resulting in a large deposition area on a static collector. However, when a knife-edge disc was used,
the electrospinning jet converged towards the knife-edge of the disc as shown in figure 2(F), which
was subsequently aligned along the edge as it rotates (Theron et al 2001).
Nanoparticles: Composite Fibers and Finishings
Nanostructured composite fibers are one area where nanotechnology is already having a huge
impact within the textile industry. Composite fibers employ nanosized components such as
nanoparticles, graphite nanofibers, and CNTs to improve physical properties such as conductivity
and antistatic behavior. Table I lists some of the nano-sized species that are used to improve the
performance of textiles. These nanoparticles may be used to develop composite fibers as nanoscale
fillers or through a foam-forming process and may also be applied as finishings to the textile, for
example, spray-coating TiO2 for biological protective materials.
The sports industry has driven much research within the textile industry to help improve
athletic performance, personal comfort, and protection from the elements. Synthetics that were
once thought to be inferior to natural fabrics now boast high performance characteristics.
Figure 3. (a) Carbon-loaded elastomer-sensorized garment
for kinesthetic monitoring developed at the University of
Figure3. (b) The Intelligent Knee Sleeve is a biofeedback
device using PPy sensors that monitors the wearer’s knee
joint motion. (Courtesy of CSIRO Textile and Fiber
Strain sensors made from piezoelectric materials may be used in
biomechanical analysis to provide wearable kinesthetic interfaces able to detect
posture, improve movement performance, and reduce injuries. The conductivity of
these textiles is affected by stress and strain applied to the fabric, which can be used
to assess physiological movements that impose strain or pressure on the material.
Garments integrating piezoresistive ICPs and conductor-loaded rubbers with strainsensing capabilities offer continuous monitoring of body kinematics and vital signs.
The advantage of this approach is that the tactile and flexible properties of the
textile are maintained, providing truly wearable fabrics. Such devices may be used
to teach athletes the correct way to perform movement skills by providing real-time
feedback about limb orientation. Examples of such devices are shown in Figure 3.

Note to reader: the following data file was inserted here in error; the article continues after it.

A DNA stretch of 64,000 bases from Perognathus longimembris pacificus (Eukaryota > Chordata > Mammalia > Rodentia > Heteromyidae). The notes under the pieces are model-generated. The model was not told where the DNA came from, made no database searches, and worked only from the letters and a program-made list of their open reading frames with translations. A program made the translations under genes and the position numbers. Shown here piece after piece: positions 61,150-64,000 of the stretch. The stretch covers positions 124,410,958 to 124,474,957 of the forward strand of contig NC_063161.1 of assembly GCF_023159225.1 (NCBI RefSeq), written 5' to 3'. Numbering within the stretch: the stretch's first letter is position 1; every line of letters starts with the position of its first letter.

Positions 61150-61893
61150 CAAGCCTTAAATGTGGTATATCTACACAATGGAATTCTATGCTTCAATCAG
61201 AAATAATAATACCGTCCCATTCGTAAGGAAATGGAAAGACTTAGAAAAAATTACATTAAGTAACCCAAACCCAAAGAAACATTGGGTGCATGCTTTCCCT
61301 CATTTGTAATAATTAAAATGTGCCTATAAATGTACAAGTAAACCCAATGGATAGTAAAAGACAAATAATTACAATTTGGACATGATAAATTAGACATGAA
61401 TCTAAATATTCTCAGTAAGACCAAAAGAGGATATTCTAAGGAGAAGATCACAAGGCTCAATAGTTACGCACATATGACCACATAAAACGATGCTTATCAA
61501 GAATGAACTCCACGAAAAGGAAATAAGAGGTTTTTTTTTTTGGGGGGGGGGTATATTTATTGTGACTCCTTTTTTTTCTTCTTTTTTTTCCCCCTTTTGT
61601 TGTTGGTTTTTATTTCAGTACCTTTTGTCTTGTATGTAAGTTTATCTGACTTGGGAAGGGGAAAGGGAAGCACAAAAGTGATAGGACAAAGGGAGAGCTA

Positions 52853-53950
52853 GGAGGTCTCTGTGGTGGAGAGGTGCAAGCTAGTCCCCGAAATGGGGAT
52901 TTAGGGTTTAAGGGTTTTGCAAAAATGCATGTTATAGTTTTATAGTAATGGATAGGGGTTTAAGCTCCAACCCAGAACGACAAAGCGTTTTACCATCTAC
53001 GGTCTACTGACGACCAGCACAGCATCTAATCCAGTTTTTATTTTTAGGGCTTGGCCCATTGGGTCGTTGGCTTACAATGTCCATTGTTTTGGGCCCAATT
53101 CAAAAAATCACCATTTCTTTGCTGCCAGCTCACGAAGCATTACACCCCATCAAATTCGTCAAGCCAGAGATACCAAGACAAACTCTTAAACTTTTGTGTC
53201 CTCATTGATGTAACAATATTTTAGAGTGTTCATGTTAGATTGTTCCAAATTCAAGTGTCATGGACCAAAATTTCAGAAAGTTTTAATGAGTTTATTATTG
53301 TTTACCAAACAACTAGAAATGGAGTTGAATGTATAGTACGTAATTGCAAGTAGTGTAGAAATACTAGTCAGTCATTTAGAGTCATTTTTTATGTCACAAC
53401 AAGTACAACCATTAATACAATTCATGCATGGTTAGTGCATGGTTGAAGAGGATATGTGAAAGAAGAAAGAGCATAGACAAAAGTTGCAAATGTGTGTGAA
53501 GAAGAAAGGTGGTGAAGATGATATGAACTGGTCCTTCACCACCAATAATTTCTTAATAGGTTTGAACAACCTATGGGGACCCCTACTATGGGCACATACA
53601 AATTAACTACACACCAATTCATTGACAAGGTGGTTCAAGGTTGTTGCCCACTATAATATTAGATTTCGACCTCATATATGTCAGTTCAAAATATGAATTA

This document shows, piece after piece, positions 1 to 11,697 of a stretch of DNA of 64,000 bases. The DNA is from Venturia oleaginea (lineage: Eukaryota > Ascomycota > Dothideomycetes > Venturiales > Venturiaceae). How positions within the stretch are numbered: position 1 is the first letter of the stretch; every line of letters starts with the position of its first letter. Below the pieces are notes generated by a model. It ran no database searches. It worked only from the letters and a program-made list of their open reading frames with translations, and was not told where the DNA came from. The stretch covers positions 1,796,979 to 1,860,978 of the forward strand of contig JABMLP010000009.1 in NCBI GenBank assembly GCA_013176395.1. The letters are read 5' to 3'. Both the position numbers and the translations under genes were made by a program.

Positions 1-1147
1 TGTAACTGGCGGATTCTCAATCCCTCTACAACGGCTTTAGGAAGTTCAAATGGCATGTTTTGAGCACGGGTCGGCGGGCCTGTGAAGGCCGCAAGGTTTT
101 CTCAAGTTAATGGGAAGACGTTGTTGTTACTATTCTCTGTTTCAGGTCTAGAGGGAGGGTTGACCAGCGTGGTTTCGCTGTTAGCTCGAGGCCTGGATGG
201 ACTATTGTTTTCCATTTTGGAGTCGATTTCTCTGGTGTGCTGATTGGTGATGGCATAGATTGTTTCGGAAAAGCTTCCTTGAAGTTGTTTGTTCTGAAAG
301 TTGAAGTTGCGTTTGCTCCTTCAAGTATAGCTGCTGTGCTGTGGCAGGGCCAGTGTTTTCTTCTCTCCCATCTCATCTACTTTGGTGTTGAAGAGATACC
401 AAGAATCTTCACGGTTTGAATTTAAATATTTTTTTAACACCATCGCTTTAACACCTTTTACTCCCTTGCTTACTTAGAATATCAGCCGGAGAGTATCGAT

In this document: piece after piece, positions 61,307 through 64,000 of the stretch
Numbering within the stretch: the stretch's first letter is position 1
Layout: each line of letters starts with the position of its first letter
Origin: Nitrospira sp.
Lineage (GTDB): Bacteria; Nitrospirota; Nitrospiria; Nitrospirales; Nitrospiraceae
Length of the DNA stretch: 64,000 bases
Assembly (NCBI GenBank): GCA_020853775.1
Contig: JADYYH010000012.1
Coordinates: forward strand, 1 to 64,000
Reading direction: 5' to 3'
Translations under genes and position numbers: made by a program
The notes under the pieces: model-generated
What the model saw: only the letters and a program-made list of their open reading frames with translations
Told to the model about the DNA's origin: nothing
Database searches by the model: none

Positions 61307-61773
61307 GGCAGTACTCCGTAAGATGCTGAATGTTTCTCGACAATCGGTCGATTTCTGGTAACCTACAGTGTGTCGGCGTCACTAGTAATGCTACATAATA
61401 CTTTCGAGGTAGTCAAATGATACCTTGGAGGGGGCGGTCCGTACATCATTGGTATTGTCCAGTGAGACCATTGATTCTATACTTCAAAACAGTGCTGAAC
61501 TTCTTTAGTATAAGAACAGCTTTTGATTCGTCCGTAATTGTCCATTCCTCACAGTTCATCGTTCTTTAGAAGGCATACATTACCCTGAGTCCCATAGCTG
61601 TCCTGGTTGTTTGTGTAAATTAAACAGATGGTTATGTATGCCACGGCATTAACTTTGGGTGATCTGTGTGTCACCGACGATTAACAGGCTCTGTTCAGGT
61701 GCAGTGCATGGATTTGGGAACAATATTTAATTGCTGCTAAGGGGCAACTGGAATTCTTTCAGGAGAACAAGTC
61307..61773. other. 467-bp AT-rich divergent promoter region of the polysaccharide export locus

Figure 3a shows a carbon-loaded elastomersensorized garment developed at the
University of Pisa. The piezoresistive sensors are fabricated on a Lycra®/cotton
textile by masked smearing of the conducting mixture, which consists of a silicone
matrix filled with carbon black powder. The same polymer/conductor composite is
also used as material for the connection tracks between sensors and an acquisition
electronic unit, avoiding the stiffness of conventional metal wires. Figure 3b shows
the Intelligent Knee Sleeve, developed through a collaboration between the
Intelligent Polymer Research Institute and Biomedical Science at the University of
Wollongong and CSIRO Textile and Fiber Technology. It is a biofeedback device
using PPy sensors that monitors the wearer’s knee joint motion during jumping and
landing to reinforce the correct landing technique. The PPy-coated fabric acts as a
strain gauge, with a wide dynamic range, and is connected to a microcontroller that
emits an audio tone when the knee bends beyond a pre-set angle. The device was
developed for sports where jumping-related knee injuries are common and may also
be used as a rehabilitation device following injury.
Figure4. Lumalive textile garment from Philips features flexible arrays of colored light-emitting diodes fully integrated into the
fabric. (Courtesy of Philips.).
Although technology may be hidden through invisible coatings and advanced
fibers, it can also be used to dramatically change the appearance of the textile,
giving new and dazzling effects. Luminex® is a fabric with fiber-optic strands
woven into it, which are then illuminated using light-emitting diodes (LEDs).
Luminex® has been incorporated into glowing clothes, safety garments, handbags,
furniture, and even a wedding dress. Another recent development is the Lumalive
fabric from Philips, featuring flexible arrays of colored LEDs fully integrated
within the fabric (Figure 4). These light-emitting textiles can carry dynamic
messages, graphics, or multicolored images. Based on concepts of color and light
therapy, brightness and the color appearance of light are thought to affect mood; these
textiles are designed to enhance the observer’s mood and positively influence his or her
Through this review, various concepts behind the nanofiber are described.
Fundamental aspect of fabrication of polymer nanofibers is given. Developments in
smart nanotextiles may affect many aspects of our daily lives and produce clothing
that is contextually aware. New materials integrating novel technologies enable
passive, noninvasive sensing of wearers and their environs. A major problem in
wearable computing at present is the interconnections, with conventional silicon
and metal components being highly incompatible with the soft textile substrate. By
integrating technology at the nanoscale, the tactile and mechanical properties of the
textile may be preserved, retaining the necessary wearable and flexible
characteristics that we expect from our clothing. Smart textiles must be flexible
enough to be worn for long periods of time without causing any discomfort in order
to become a viable and practical product.